I was testing how an Ubuntu 16.04 machine handles low memory conditions and had several suspended jobs that that used up almost all the RAM on the server. I was still able to run normal bash commands when I left work last night. In the morning (without anyone doing anything to the server) all commands (ps, free, ls, etc.) gave the following error:

-bash: fork: Cannot allocate memory

I was eventually able to run jobs and kill %1 to recover the machine. It was lucky that I kept an SSH session open, because further SSH connections failed (the client simply didn't show a command prompt after authentication).

The fact that regular userland programs can effectively bring down the entire server to the point where, if there wasn't an existing SSH session, it would have to be hard-rebooted, is highly concerning! My understanding was that Linux (or any OS, really) should kill processes to free up RAM before the entire system gets to such an unusable state. How do I make it do that?

  • Can you post the output of free? – Khaled Feb 21 '18 at 9:35
  • did you reconfigure the sysctl parameters vm.overcommit_memory and/or vm.overcommit_ratio? Seeing "cannot allocate memory" is somewhat unusual on a linux system in standard configuration. – Andreas Rogge Feb 21 '18 at 9:45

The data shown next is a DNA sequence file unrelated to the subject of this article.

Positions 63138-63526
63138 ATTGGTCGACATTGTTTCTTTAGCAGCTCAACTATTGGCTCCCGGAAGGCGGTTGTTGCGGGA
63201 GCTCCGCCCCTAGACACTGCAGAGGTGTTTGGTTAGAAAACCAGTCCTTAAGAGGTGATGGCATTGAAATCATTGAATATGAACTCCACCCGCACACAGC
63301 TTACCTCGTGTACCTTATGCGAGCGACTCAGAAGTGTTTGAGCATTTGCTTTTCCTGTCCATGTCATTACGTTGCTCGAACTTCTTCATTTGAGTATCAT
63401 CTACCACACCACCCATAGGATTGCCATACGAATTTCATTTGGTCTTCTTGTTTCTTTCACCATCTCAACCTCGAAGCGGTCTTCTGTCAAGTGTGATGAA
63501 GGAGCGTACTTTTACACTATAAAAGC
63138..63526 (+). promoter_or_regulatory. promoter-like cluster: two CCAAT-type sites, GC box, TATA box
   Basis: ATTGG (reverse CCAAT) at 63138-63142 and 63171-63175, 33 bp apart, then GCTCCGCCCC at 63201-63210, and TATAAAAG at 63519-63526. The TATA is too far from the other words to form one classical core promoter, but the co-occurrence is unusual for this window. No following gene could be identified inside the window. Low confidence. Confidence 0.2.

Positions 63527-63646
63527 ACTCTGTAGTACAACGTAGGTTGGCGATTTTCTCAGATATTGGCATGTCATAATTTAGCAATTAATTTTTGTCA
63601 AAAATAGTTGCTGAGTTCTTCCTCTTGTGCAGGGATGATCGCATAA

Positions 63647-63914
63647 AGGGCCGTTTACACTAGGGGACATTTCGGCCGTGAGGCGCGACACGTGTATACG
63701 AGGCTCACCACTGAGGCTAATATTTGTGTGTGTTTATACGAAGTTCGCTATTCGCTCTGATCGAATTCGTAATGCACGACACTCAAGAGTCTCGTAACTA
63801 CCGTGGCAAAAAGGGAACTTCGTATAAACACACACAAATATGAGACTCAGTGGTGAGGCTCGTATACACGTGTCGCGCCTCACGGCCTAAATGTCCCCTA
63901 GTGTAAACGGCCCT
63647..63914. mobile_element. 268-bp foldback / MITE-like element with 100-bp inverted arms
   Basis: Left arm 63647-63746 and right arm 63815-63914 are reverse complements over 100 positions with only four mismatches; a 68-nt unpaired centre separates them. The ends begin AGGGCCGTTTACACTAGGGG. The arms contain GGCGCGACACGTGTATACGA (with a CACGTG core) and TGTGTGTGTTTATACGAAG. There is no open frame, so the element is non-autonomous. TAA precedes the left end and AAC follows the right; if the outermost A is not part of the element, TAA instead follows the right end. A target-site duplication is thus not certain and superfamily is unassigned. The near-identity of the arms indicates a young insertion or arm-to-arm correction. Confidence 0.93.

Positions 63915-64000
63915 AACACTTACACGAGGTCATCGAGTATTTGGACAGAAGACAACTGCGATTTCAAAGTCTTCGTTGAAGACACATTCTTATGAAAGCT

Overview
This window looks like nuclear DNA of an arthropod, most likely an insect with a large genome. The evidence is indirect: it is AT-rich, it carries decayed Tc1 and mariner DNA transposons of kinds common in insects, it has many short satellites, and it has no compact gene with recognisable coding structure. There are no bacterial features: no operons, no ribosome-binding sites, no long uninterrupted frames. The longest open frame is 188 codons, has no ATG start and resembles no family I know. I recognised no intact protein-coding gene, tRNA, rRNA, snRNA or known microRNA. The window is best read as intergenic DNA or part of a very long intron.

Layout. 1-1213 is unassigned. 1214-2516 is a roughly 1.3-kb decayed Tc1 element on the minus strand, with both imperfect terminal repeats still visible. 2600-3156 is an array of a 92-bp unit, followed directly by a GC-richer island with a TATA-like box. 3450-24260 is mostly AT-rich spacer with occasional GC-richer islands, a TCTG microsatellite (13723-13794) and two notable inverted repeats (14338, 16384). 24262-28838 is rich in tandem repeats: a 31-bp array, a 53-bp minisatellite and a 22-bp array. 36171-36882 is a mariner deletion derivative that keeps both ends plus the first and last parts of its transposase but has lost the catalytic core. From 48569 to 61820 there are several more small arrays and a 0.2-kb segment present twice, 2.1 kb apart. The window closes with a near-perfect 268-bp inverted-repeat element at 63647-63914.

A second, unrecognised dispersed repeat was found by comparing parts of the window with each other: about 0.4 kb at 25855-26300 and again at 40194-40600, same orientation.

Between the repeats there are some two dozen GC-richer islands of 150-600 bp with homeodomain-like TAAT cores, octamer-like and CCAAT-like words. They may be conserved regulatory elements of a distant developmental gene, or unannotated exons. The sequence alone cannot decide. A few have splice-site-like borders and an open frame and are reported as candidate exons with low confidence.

• @Khaled free failed with -bash: fork: Cannot allocate memory – EM0 Feb 21 '18 at 13:07
  • @AndreasRogge No, I didn't change them. This VM is based on AWS standard image. I just checked sysctl and I have vm.overcommit_memory = 0, vm.overcommit_ratio = 50. – EM0 Feb 21 '18 at 13:08
  • I now got the server into the same bad state again by using almost all available RAM. jobs shows nothing now and kill -9 %1' returns -bash: kill: %1: no such job` (though there should be jobs running). I also get -bash: wait_for: No record of process 10728 in response to some jobs and kill commands. – EM0 Feb 21 '18 at 14:08

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